Sharding: Overview

  • Sharding, supported by RavenDB from version 6.0 and on, is the distribution of a database's content between autonomous Shards.

  • In most cases, sharding is implemented to allow efficient usage and management of exceptionally large databases (i.e. a 10-terabyte DB).

  • Sharding is managed by the RavenDB server, no special adaptation is required from clients when accessing a sharding-capable server or a sharded database.

    • The client API is unchanged under a sharded database.
      Clients of RavenDB versions older than 6.0 (that provided no sharding support) can seamlessly connect a sharded database, without making any adaptations or even knowing that the database they connect is sharded.
    • Particular modifications in RavenDB features under a sharded database are documented in detail in feature-specific articles.
  • Each Shard hosts and manages a unique subset of the database content.
    Documents are sorted between shards by their document ID.

  • Each RavenDB shard is hosted by at least one cluster node.
    Shards can be replicated over multiple nodes to increase data accessibility.

  • In this page:


As a database grows very large, storing and managing it may become too demanding for any single node.
System performance may suffer as resources like RAM, CPU, and storage are exhausted, routine chores like indexing and backup become massive tasks, responsiveness to client requests and queries slows down, and the system's throughput spreads thin serving an ever-growing number of clients.

As the volume of stored data grows, the database can be scaled out by splitting it into shards, allowing it to be handled by multiple nodes and presenting practically no limit to its growth.
The size of the overall database, comprised of all shards, can reach in this fashion dozens of terabytes and more while keeping the resources of each shard in check and maintaining its high performance and throughput.


Sharding is Fully Available on an Enterprise license.

  • On a Developer license, the replication factor is restricted to 1.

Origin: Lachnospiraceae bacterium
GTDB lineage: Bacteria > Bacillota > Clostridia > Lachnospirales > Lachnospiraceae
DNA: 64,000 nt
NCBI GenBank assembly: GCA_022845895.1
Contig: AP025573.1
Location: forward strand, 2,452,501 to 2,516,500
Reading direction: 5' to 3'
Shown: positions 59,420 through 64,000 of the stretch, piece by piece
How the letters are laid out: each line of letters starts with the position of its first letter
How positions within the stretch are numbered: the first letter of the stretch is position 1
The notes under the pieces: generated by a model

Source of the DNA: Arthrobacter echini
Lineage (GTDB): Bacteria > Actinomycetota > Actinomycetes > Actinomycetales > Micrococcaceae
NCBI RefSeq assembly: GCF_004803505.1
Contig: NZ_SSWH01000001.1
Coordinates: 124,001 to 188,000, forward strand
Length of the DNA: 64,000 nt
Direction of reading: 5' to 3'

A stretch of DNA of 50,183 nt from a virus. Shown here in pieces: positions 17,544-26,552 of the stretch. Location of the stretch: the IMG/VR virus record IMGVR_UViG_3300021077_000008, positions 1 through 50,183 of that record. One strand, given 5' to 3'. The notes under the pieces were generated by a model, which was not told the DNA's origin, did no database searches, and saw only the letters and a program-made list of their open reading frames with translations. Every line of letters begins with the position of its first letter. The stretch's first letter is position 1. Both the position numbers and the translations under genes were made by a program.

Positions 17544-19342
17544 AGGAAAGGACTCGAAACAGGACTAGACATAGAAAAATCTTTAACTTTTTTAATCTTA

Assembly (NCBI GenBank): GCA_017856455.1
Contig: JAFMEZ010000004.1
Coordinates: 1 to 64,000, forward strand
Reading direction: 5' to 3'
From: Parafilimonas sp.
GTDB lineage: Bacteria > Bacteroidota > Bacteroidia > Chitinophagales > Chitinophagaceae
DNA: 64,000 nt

• On Community and Professional licenses, all shards need to be on the same node.

Learn more about licensing here.

Client-Server Communication

As a client connects a sharded database, it is appointed a RavenDB server that functions as an orchestrator and mediates all the communication between the client and the database shards.
The client remains unaware of this process and uses the same API used by non-sharded databases to load documents, query, and so on.
The additional communication between the client and the orchestrator and between the orchestrator and the shards does, however, present an overhead over the usage of a non-sharded database.

When Should Sharding Be Used?

While sharding solves many issues related to the storage and management of high-volume databases, the overhead it presents outweighs its benefits when the database size still poses no problem. We can postpone the transit to a sharded database when, for example, the database size is 100 GB, the server is well equipped and would comfortably handle a much larger volume, and no dramatic increase is expected in the number of potential users any time soon.

We recommend that you plan ahead for a transition to a sharded database when your database size is in the vicinity of 250 GB, so the transition is already well established when it reaches 500 GB.

RavenDB 6.0 and above can migrate its database to a sharded database via external replication or export & import operations.

You cannot, however, upgrade a non-sharded database into a sharded one.
To upgrade RavenDB to 6.0 and migrate the database data you will need to upgrade the server, create a new, sharded database, and replicate or export the data into it.


While each cluster node of a non-sharded database handles a full replica of the entire database, each shard is assigned a subset of the entire database content.

Take, for example, a 3-shards database, in which shard 1 is populated with documents Users/1..Users/2000, shard 2 with documents Users/2001..Users/4000, and shard 3 with documents Users/4001..Users/6000.
A client that connects this database to retrieve Users/3000 and Users/5000 would be served by an automatically-appointed orchestrator node that would seamlessly retrieve Users/3000 from shard 2 and Users/5000 from shard 3 and hand them to the client.